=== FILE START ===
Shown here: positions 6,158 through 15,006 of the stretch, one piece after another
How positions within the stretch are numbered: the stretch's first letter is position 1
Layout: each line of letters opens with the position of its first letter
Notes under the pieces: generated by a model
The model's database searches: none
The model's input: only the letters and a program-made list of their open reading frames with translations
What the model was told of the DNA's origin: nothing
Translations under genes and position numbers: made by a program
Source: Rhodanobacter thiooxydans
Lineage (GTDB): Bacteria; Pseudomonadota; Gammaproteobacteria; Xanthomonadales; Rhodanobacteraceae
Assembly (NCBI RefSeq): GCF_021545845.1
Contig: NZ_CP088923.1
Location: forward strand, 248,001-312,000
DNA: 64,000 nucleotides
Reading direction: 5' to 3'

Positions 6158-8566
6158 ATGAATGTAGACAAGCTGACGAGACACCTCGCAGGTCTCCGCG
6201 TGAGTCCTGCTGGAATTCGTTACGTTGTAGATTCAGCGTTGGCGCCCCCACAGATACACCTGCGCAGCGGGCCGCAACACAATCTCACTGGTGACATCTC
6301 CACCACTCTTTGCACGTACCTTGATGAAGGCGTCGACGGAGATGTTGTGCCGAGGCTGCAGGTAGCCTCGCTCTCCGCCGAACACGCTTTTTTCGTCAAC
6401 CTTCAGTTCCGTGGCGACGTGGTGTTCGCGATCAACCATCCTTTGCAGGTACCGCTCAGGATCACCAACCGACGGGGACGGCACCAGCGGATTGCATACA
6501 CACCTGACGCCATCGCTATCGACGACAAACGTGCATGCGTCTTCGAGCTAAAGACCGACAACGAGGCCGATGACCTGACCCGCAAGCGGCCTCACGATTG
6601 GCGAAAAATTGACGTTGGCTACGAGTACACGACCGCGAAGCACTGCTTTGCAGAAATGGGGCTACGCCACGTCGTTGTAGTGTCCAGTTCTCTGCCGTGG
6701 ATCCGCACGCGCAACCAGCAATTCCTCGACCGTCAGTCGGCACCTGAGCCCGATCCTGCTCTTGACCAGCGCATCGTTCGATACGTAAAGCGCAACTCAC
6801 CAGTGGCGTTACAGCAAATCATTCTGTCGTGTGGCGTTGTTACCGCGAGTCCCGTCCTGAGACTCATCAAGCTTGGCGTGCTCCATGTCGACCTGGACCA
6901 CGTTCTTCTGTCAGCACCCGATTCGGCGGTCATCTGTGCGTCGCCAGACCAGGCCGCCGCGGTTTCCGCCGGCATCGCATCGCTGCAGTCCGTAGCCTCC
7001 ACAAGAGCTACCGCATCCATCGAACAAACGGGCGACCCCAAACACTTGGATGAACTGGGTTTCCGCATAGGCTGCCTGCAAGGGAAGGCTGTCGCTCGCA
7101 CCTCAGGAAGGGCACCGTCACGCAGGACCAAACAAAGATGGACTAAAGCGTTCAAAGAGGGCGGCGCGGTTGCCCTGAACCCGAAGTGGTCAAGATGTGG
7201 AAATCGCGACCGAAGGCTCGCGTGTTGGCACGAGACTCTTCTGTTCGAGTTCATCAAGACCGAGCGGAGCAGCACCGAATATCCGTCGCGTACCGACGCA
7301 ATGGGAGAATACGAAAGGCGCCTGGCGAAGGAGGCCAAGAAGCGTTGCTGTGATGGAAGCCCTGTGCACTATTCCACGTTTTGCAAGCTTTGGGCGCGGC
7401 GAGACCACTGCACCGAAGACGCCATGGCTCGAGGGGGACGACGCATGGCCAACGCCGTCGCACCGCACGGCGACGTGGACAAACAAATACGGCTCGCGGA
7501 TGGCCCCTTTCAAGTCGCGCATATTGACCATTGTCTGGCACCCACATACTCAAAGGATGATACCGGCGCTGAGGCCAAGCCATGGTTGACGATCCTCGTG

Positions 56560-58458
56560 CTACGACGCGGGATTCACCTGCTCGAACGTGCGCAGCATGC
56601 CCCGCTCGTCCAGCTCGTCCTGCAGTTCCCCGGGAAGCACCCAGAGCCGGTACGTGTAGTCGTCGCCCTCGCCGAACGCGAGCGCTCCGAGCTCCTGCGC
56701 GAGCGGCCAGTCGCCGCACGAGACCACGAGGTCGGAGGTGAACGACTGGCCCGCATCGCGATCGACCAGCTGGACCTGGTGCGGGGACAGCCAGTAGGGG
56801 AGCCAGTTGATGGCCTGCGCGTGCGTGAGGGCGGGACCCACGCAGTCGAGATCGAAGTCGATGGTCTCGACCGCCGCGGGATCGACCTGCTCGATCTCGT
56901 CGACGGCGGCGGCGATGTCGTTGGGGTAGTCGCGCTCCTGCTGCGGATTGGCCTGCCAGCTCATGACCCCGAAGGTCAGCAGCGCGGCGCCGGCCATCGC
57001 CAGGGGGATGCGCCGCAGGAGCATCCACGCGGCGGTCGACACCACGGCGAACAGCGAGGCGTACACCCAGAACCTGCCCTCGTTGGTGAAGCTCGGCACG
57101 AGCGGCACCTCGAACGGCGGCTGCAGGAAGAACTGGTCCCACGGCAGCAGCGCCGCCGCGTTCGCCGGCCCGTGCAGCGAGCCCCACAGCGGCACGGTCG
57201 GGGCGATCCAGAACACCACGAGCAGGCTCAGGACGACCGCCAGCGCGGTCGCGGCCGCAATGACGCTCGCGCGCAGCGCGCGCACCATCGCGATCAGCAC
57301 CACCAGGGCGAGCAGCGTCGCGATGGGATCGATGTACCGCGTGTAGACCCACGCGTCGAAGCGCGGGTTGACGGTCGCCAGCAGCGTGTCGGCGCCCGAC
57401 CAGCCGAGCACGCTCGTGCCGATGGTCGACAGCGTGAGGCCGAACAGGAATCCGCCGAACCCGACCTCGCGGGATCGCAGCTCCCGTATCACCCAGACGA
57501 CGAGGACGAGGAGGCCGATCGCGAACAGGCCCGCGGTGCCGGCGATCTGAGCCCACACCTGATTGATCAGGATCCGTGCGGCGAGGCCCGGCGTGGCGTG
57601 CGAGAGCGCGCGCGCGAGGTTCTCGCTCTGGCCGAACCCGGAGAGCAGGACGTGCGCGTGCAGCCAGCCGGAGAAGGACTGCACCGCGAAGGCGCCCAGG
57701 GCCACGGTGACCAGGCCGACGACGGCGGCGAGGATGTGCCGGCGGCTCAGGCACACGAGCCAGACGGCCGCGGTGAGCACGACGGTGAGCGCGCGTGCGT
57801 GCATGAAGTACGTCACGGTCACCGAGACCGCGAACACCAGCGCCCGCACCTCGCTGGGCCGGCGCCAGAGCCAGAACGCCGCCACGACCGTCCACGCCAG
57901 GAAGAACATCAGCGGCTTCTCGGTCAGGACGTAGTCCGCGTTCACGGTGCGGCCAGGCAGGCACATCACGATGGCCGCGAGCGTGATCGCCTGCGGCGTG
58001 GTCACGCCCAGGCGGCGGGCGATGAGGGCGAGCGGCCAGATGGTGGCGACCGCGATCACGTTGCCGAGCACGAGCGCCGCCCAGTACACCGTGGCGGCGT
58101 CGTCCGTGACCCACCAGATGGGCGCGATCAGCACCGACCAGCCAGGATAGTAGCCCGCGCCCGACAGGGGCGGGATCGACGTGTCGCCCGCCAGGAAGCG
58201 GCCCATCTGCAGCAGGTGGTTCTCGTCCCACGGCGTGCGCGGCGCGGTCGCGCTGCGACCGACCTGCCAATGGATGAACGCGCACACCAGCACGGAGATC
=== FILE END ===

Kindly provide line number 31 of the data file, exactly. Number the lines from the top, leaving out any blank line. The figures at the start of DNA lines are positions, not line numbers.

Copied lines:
7501 TGGCCCCTTTCAAGTCGCGCATATTGACCATTGTCTGGCACCCACATACTCAAAGGATGATACCGGCGCTGAGGCCAAGCCATGGTTGACGATCCTCGTG